Most of them were ex-Royal Engineers or young single fellows out of university. The army was slowly winding itself down from its peak after the war and during its busy period in the 1950s when the world looked as though it might kick off again. These Royal Engineers were really well trained as only the Army knows how and they bolstered the Construction Industry in the early 1960s as it was taking off to build the New Britain.
The office was a league of nations, with Poles, French, Turks, Africans and Asians of all nationalities and religions, Sikhs, Muslims, Bhuddists, and the oriental gents who did not seem to have any religion; all put there by their respective governments to learn their trade from one of the best establishments of its kind in that post colonial era.
Every month we used to book the back room of the Bird in Hand, a pub in Mobberly, which was miles away in the country. How we got there and back I cannot remember, but life was not clouded then with any drinking and driving laws. Someone played the piano and a few sang daring songs and more played cards or skittles but we all drank twice our fill.
On pay day at the end of each month, we used to have an eating competition. Who could eat the most Gam Guk Specials. The Gam Guk Gardens was a chinese restaurant opposite our offices at 100 Washway Road in Sale. It must have been one of the first suburban oriental restaurants to open. Its starter every day was brown Windsor soup. We used to spice it up with half a bottle of Worcester sauce. The winner of this competition had all his costs paid by the other competitors. I won a few times but I was always hard pressed by a bald headed, bearded Turk called Gonen, who went by the nickname of Donkey Dick. I can only presume his first name was Richard, which is strange for a Turk.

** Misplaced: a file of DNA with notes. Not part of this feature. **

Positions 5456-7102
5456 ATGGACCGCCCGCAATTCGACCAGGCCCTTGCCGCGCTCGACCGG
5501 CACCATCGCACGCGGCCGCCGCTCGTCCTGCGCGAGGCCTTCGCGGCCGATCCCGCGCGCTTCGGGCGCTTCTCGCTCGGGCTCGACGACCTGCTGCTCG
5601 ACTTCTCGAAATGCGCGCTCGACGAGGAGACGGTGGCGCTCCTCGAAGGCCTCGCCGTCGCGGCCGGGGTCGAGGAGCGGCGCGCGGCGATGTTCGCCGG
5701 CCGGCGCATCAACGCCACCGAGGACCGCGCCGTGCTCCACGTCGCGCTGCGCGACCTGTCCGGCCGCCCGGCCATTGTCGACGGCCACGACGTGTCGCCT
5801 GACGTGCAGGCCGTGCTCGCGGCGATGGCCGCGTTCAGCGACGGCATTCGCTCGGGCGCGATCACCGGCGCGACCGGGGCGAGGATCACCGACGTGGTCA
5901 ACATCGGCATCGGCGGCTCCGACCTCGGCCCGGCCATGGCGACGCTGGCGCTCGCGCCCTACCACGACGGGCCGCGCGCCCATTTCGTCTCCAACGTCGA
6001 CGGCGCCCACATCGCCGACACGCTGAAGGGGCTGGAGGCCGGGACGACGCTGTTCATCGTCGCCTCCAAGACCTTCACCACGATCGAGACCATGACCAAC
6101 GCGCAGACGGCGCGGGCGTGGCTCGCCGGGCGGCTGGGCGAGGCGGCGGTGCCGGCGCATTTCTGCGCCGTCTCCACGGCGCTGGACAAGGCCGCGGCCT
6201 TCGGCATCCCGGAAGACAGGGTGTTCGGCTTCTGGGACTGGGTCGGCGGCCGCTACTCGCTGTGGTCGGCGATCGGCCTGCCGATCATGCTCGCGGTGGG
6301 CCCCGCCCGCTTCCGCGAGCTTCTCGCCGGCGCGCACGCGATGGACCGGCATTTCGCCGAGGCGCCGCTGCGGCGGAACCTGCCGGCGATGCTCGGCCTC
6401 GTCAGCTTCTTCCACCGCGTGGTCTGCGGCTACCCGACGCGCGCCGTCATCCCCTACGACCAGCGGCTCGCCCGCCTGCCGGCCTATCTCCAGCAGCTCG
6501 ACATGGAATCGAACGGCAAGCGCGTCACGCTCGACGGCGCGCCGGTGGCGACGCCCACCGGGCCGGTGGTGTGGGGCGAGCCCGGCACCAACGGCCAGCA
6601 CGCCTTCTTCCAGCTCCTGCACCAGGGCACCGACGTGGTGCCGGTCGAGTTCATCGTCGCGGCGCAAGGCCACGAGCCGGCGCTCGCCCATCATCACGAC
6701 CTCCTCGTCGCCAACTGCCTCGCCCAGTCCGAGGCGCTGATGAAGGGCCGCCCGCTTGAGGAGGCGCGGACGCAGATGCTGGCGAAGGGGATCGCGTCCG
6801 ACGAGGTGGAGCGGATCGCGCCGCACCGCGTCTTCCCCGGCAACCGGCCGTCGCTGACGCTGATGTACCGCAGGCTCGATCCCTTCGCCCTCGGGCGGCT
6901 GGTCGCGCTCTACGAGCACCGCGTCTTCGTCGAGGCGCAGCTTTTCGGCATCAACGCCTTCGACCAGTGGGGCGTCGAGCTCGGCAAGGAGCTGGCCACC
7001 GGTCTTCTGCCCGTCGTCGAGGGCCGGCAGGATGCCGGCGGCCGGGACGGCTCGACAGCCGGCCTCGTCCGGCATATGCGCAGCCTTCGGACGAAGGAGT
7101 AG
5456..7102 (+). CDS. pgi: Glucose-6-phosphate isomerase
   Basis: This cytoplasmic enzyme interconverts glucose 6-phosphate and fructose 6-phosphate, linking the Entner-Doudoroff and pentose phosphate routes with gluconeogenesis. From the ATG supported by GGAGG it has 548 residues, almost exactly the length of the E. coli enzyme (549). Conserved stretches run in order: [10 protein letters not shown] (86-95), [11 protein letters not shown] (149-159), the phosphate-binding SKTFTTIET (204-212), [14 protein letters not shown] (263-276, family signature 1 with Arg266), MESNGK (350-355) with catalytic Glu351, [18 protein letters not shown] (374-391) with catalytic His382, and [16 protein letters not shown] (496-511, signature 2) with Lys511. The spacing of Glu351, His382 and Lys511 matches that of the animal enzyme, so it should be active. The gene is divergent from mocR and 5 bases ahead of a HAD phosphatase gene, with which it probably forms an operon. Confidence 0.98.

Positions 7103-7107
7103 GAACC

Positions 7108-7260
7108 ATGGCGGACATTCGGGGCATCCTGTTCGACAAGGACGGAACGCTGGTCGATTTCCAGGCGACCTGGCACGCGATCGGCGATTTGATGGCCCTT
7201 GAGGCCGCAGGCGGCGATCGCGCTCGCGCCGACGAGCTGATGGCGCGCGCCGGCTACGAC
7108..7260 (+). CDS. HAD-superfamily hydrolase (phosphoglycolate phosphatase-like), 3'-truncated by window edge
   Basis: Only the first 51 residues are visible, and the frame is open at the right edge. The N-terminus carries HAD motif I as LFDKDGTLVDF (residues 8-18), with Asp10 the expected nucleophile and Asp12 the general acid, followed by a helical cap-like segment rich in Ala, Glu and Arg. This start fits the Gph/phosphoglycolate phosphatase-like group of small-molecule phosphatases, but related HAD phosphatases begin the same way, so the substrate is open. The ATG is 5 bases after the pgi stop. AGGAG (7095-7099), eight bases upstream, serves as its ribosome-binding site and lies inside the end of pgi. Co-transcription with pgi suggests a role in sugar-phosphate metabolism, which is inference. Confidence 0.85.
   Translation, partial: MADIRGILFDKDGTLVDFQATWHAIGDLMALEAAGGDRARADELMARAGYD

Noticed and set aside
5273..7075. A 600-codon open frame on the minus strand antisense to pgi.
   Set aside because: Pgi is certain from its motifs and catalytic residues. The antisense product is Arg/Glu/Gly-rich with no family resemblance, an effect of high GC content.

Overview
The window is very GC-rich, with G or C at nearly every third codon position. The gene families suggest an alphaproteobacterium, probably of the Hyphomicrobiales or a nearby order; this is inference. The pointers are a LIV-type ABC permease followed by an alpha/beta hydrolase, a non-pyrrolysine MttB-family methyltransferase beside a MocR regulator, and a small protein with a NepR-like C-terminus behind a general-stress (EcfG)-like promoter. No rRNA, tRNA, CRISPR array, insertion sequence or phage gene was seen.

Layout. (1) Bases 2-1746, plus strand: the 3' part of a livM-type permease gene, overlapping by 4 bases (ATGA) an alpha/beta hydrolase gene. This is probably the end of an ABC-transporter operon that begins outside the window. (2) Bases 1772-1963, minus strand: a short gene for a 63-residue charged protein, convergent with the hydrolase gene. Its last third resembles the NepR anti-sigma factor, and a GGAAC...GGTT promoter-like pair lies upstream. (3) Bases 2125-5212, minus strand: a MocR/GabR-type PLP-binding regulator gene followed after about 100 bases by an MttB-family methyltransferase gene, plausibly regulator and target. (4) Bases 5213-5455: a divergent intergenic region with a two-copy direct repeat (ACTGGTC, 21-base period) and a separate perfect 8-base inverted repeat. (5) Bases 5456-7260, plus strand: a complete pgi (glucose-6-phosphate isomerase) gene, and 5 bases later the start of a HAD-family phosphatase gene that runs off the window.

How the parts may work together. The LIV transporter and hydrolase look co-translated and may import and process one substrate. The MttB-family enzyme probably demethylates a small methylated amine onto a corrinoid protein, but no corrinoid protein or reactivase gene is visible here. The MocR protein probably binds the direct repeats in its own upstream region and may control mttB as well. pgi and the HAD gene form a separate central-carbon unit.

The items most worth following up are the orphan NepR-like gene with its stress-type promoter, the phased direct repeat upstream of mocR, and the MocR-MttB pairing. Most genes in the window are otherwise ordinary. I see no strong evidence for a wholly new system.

More tomorrow, Bye.
5 thoughts on “My First Proper Job”
This is probably a very strange message for you.
I was wondering if I could pick your brain on Gam guk gardens regarding staff and if you knew any of them personally?
I knew none personally but the food for its time was good or so we thought, we who were the products of the rationing state.
Interesting to read that. My Father, Peter Charleton, was one of those civil engineers working for C.S. Allotts building the power stations. He worked on Preston, Wigan, Ferrybridge C, Eggborough, Drax and Didoctt (though in the earlier years I think he worked for Moss’s). He was also a Royal Engineer (the Gingerbeers as he always called them) and spent time in Egypt doing national service in the early 1950’s. When the work on the big power stations dried up he moved to another company and did sea walls (Robin Hood’s Bay) and water treatment works. I remember seeing the names of the contractors on the big plant kit and on wagons when I visited the power stations with him. Probably would never be allowed to do that these days !
Your father’s name rings a bell but I cannot say more from this chronological distance. The staff except for the young engineers and me, a young QS, were all products of the Royal Engineers and certain snooty beggars insisted on being addressed by their army rank. The Resident engineer for example at Ferrybridge went under the monicker of Col Cartright-Jones, my boss also was another colonel and we used Royal engineers publications to copy out specifications and means of measurement. I could go on and on. But thanks for the comment it has brought back some long forgotten thoughts. I worked on Fiddlers Ferry, Ferrybridge, Ratcliffe and Didcott and I have to say I enjoyed every minute but I have to say the pay was piss poor but I got by having two more part time jobs as well.
Paul – Some of what went on used to drive my father spare. He particularly hated being rung at home which one chap was always doing. He was used to army discipline though so he might not have noticed it as much as you You mentioned Sale in the article – I remember he used to go there occasionally for meetings – so you have filled in some missing elements for me. My father died in 2010 but I have loads of photos of power stations going back to the 1940’s and fond memories of seeing cooling towers being built (and collapsing – Ferrybridge 1965). Thanks for reminding me about it all.